Georgia County Commissioner Charged with Attempted Extortion, Bribery and False Statements
WASHINGTON – A county commissioner in Sumter County, Ga., was indicted today for his alleged role in soliciting illicit payments in exchange for his official efforts to secure government contracts for a private contractor, Assistant Attorney General Lanny A. Breuer of the Justice Department’s Criminal Division and U.S. Attorney for the Middle District of Georgia Michael J. Moore announced.
Al J. Hurley, 54, is charged in a three-count indictment filed in the Middle District of Georgia with attempted extortion, bribery and false statements. According to the indictment, Hurley was an elected member of the five-member Sumter County Board of Commissioners in Sumter County. As the primary governing body for the county, the Board of Commissioners presided over a variety of official matters, including the bidding process for and award of various county contracts.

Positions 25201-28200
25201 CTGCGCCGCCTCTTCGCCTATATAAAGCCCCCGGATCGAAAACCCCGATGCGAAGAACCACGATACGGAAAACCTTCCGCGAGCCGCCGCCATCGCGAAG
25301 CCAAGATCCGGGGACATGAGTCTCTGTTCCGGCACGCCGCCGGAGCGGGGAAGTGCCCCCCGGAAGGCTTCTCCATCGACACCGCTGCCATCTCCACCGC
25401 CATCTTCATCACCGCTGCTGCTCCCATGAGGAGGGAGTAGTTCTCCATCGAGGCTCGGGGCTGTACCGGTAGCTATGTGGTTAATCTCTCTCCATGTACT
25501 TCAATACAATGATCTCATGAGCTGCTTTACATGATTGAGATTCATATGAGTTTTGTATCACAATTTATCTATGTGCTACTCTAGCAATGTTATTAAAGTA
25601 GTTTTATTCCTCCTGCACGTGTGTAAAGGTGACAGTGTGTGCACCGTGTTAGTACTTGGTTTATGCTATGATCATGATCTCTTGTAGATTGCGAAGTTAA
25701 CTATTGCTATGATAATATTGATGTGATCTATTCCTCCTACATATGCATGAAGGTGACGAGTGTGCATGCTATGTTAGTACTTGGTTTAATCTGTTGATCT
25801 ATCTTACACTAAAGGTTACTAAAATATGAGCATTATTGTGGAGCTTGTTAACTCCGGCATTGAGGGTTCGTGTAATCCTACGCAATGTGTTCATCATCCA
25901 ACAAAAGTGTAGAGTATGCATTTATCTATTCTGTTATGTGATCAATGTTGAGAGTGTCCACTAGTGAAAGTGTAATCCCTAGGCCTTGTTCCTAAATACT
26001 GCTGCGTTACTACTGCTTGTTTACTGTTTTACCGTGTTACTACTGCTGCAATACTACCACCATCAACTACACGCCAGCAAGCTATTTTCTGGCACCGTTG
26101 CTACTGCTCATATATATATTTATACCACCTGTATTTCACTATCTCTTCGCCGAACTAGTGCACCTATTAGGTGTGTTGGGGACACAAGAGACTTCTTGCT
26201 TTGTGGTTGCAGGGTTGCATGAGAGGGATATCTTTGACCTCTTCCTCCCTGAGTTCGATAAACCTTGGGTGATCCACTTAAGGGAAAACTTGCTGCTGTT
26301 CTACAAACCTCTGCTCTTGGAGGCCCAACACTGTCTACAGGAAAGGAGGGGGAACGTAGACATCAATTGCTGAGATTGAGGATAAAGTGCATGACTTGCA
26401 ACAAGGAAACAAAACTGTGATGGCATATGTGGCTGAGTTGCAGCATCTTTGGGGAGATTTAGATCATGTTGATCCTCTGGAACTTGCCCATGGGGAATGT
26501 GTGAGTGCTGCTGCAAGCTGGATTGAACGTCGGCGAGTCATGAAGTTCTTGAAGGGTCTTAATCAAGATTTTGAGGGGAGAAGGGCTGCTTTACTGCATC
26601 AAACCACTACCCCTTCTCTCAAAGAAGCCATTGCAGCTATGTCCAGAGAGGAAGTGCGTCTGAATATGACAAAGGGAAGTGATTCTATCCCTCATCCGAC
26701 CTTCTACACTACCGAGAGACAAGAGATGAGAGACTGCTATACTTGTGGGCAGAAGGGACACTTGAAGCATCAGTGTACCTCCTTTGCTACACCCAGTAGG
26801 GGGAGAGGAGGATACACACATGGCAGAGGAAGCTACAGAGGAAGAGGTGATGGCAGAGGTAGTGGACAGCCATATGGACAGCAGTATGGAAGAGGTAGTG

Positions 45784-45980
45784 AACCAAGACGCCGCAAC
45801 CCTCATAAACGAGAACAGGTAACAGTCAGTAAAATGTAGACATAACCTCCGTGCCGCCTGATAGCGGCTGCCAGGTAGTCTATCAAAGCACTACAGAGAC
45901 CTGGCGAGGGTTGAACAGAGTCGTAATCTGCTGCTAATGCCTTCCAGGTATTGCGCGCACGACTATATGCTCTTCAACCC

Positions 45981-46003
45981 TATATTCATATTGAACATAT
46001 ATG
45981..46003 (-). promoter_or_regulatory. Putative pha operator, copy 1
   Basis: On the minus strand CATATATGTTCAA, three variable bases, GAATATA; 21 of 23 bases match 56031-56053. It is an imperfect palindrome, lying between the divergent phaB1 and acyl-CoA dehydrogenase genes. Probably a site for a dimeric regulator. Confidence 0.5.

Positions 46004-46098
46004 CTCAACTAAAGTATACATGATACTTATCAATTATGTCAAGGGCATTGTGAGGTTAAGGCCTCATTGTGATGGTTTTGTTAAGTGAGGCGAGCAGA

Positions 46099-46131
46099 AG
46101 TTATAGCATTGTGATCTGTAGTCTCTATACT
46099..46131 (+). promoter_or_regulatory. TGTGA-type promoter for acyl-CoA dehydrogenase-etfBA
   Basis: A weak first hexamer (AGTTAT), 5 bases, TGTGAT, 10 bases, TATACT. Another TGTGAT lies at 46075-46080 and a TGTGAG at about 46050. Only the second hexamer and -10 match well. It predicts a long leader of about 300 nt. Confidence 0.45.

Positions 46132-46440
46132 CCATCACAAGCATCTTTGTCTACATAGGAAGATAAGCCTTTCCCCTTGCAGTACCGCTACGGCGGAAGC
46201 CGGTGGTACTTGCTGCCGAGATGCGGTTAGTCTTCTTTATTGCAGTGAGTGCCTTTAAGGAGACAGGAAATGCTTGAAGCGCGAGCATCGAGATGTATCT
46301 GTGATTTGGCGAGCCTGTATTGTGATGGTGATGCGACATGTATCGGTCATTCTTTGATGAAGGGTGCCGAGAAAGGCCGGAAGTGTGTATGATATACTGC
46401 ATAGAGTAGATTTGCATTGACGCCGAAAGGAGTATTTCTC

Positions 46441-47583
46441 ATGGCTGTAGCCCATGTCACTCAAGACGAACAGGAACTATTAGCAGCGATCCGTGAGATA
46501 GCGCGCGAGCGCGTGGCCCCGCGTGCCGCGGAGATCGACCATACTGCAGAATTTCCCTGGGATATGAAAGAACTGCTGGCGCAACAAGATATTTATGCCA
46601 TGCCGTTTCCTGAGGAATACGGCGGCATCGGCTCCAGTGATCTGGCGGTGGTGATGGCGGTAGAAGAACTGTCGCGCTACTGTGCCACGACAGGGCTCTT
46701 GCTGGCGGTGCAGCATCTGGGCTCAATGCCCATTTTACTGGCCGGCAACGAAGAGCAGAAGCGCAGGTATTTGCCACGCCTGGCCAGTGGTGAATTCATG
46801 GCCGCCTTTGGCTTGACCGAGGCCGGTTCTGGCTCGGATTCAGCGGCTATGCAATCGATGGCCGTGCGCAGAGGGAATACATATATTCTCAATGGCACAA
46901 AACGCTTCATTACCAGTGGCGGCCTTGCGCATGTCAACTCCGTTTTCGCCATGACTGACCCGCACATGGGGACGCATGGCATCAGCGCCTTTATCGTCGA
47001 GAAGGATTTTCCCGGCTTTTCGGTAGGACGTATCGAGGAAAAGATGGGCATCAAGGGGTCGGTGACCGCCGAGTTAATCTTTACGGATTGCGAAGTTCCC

The indictment alleges that from September to December 2011, Hurley, in his capacity as a county commissioner, solicited and agreed to accept cash payments, including $5,000 on Oct. 23, 2011, and $15,000 on Dec. 19, 2011, from a private contractor, in exchange for Hurley’s use of official action and influence to facilitate the award of county contracting work to the contractor. In addition, according to the indictment, on Dec. 19, 2011, Hurley lied to special agents of the FBI when he falsely claimed that he never solicited money from the contractor.
If convicted of attempted extortion, Hurley faces 20 years in prison and a $250,000 fine. On the bribery charge, Hurley faces 10 years in prison and a $250,000 fine. The false statement charge carries a maximum five year prison sentence and an additional $250,000 fine.
This case is being prosecuted by Trial Attorney Eric G. Olshan of the Criminal Division’s Public Integrity Section and Assistant U.S. Attorney Crawford L. Seals of the Middle District of Georgia. This case was investigated by the FBI.